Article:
A squeeze on cigarettes is already causing fights in prison, says an ex-inmate just released from Waikato's Rangipo Prison.

The Government announced yesterday that cigarettes would be banned from New Zealand prisons starting next July, sparking warnings that prisoners could lash out at guards in protest.

"They've caused fights already. Even just for a cigarette paper guys are at each other," said the 41-year-old, released yesterday after a year in jail for his eleventh drink driving conviction.

Cigarette prices had gone up and wages down this year, he said, putting smokes out of reach for three-quarters of inmates.

"The Government better have a lot of patches," said the man, who asked not to be named.

"They [the inmates] scab. They go around and they might see cigarette butts on the ground and pick them up and smoke them."

Fumes billowed out of cells and prisoners without smokes attacked others, he said.

"They like their smokes. It helps them relax and it keeps them calm.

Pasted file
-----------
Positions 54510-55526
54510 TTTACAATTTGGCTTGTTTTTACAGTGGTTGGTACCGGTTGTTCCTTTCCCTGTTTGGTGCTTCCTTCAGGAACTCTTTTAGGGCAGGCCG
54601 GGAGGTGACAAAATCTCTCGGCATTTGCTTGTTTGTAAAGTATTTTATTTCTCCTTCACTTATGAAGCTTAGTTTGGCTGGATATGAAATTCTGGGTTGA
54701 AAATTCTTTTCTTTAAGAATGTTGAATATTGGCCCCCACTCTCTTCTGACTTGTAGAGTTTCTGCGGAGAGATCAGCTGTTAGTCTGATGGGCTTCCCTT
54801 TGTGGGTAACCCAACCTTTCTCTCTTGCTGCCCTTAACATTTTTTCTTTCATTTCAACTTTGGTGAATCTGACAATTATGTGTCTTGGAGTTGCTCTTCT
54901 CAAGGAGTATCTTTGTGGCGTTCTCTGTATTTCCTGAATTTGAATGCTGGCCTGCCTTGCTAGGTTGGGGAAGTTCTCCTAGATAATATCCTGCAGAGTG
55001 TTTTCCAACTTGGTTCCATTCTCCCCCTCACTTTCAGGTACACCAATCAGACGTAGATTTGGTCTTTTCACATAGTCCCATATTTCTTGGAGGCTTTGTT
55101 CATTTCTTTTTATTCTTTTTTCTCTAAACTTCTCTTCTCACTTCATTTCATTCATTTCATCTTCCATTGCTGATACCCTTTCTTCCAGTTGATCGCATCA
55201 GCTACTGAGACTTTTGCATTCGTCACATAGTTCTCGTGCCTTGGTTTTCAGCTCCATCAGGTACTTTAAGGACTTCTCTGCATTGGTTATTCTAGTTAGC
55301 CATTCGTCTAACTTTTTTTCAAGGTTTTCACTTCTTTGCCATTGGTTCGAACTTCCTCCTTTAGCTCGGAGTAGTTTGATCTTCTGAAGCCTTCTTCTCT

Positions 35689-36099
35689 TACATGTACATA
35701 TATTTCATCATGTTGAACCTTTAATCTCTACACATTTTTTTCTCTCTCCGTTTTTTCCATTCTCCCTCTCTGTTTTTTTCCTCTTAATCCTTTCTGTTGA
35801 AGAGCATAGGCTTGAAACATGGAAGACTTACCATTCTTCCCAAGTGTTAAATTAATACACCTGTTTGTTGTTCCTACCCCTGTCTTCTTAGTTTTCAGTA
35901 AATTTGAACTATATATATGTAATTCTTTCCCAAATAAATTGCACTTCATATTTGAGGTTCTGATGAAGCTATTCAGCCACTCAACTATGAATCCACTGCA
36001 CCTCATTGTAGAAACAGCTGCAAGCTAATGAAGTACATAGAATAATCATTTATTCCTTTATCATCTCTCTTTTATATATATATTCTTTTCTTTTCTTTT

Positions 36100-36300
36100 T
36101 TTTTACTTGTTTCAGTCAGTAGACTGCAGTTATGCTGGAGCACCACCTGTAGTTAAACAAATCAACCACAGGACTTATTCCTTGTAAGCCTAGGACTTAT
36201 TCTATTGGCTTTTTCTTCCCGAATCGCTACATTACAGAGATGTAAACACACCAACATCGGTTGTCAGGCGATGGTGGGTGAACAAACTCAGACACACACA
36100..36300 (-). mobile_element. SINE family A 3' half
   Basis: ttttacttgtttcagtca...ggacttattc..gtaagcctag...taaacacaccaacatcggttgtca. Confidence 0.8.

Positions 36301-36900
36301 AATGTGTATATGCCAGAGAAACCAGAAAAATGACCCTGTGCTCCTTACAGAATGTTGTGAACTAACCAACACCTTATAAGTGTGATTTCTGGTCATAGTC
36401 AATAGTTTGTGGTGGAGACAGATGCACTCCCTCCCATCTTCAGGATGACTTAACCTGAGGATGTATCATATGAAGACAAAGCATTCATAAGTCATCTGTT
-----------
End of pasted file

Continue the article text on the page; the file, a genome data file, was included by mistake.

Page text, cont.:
"There were no problems when everybody had smokes."

But the man, himself a smoker, said it was not a bad thing to have to quit smoking, and there were bigger problems in prisons than cigarettes.

They were understaffed, forcing guards to lock up inmates early at night, and many inmates were already angry at tougher penalties like the three-strikes legislation, he said.

"They just test you," he said.

Still, he was finding it harder being out of prison with nothing, he said.

"You get used to the bed, the food, the routine. And you get out here and it's hard. It's really hard."

He had cleaned and vacuumed in prison for $11 a week - down from $15 before this year's pay cut - and that made him one of the lucky ones, he said.

"I bought a coke and a sandwich today and it cost me $10.90. It's ridiculous.

"It's up to me now to get on my feet. I've done my crime, I've done my time."

Overseas, smoking bans in prisons have produced a few riots, black market smuggling, and some bizarre alternatives to tobacco by addicted inmates.

In Quebec, up to 70 inmates rioted and lit fires two days after a smoking ban came into force at the Orsainville detention centre near Quebec City in 2008. A total ban was rescinded the next day to allow smoking outside.

In Vermont, a thriving black market and prisoners smoking powdered juice led to an easing of its bans in 1992 to allow smoking outdoors.

The Edmonton Sun, meanwhile, reported that grass, leaves, tree bark, toast crumbs, pepper and nicotine patches had been smoked at a local prison, rolled in pages from the Bible and lit by sticking staples into electrical outlets.